STONECREST, GEORGIA – DECEMBER 28: Georgia Democratic Senate Candidates Jon Ossoff and Raphael … [+]
A Democratic candidate to replace Justin Fairfax (D) as Lieutenant Governor Sean Perryman wrote a Washington Post, published on Christmas Day, calling on Virginia lawmakers to repeal the Commonwealth’s right to work. The Virginia Right to Work Act, which has been on the books for 73 years, protects workers from being forced to join a union as a condition of employment and pay dues.
What Perryman calls for in his quest to become the second highest office in the Virginia state government is likely to be music to the ears of union leaders and lobbyists, as well as to many of the seated Democratic legislators in Richmond. However, if Virginia lawmakers followed Perryman’s advice and abolished the right to work, Virginia would buck a national trend that has been one of the major policy developments of the last decade.
At the beginning of the last decade, be it 2010 or 2011, the prospects for an expansion of state laws on the right to work looked bleak. Less than half of the states at the time, 22 to be precise, had laws on the right to work on the books. The youngest state to enact the right to work at the time was Oklahoma, which occurred in 2001 almost a decade earlier.
As it would happen, the last decade, particularly the Obama era, has been banner years for expanding the right to work in the states. Republicans took control of many state legislatures in 2010, a wave election that came at just the right time for the GOP as it came months before the redistribution and redistribution in Congress. What followed was a golden era for the expansion of the right to work, at least when compared to the previous thirty plus years.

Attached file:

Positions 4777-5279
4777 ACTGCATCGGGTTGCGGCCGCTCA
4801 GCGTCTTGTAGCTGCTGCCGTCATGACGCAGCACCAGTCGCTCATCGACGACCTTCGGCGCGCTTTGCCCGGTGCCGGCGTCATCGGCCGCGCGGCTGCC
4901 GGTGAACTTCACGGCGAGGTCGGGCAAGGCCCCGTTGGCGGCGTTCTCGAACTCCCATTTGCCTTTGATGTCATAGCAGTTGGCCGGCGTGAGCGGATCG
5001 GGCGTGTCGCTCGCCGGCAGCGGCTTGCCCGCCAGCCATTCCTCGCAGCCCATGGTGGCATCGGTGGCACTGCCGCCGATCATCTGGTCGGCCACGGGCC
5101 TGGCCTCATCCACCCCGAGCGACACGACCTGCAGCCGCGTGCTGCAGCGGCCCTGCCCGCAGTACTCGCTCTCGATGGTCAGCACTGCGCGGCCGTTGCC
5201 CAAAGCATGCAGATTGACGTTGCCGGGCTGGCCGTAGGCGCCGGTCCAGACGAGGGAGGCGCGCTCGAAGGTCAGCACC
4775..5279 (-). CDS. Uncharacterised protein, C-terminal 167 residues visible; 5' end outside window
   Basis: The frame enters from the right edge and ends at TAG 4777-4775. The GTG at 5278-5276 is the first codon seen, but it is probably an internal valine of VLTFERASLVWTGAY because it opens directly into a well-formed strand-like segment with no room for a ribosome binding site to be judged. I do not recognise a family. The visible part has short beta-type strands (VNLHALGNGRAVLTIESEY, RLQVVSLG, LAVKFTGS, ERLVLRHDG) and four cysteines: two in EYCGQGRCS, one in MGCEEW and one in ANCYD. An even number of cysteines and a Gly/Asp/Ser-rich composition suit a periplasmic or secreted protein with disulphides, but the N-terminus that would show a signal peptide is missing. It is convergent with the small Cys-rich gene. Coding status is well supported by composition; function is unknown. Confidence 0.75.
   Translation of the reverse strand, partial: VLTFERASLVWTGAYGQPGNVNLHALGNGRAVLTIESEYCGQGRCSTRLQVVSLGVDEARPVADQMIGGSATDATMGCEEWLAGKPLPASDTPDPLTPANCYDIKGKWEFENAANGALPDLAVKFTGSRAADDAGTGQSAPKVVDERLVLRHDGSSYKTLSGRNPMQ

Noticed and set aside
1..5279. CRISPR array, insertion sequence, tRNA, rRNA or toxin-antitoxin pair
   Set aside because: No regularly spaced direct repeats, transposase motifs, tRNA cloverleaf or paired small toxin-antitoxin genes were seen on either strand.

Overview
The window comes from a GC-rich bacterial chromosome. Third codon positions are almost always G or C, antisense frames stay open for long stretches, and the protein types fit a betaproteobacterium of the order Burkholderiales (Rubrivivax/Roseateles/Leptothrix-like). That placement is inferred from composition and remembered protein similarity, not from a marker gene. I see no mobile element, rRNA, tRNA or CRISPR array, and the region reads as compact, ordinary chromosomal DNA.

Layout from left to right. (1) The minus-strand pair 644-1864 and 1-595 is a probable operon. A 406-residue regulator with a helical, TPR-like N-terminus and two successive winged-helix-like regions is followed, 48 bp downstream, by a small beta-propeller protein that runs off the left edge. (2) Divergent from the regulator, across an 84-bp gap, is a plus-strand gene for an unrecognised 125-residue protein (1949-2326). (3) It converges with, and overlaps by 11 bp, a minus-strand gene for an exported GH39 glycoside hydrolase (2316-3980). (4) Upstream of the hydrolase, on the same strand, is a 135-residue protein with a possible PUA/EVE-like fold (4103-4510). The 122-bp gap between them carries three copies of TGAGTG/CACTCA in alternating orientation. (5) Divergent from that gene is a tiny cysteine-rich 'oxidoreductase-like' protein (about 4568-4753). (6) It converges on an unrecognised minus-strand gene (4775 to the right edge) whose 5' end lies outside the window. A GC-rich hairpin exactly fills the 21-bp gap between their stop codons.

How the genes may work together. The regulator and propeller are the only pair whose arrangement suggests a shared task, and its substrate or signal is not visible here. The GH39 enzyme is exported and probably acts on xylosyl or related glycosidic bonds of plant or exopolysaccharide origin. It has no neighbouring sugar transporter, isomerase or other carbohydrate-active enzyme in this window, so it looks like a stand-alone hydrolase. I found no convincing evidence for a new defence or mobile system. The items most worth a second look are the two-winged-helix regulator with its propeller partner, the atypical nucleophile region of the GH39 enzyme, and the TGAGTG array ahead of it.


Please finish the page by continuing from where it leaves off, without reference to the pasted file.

In the four years between 2012 and 2016, five states passed new laws on the right to work. Compare that to the three and a half decades between 1976 and 2011, when only four states passed the right to work. Today there are 27 states with labor laws.
More surprising to many than the number of new states with the right to work in the past decade is where these new labor protection regulations were enacted. The newest states to have the right to work include a number of traditional union strongholds. Between 2012 and 2016, Michigan, Indiana, Wisconsin, Kentucky and West Virginia passed a law on the right to work that now protects workers in those states from being forced to join and fund a union as a condition of employment.
The number of states with the right to work has increased by more than 22% over the past decade. The number of states with the right to work has not only increased, but also recorded population growth that is above the national average.
Most of the states that receive convention seats are labor states. Most of the states that are losing seats are not.
“Studies show that the right to work has seen employment growth twice as fast as it has without that status in the past decade. This explains why such a diversity of states has been included in the right to work column,” said former GOP of the US House Whip Eric Cantor & former Congressman Barbara Comstock (R), wrote in a February 2020 Washington Post statement. “Mangum Economics estimates the abolition of the right to work in partnership with the Virginia Chamber of Commerce Virginia’s economy would cost more than $ 1 billion annually. That means decreasing the number of quality jobs in the Commonwealth, reducing upward mobility and hurting the everyday Virginians. “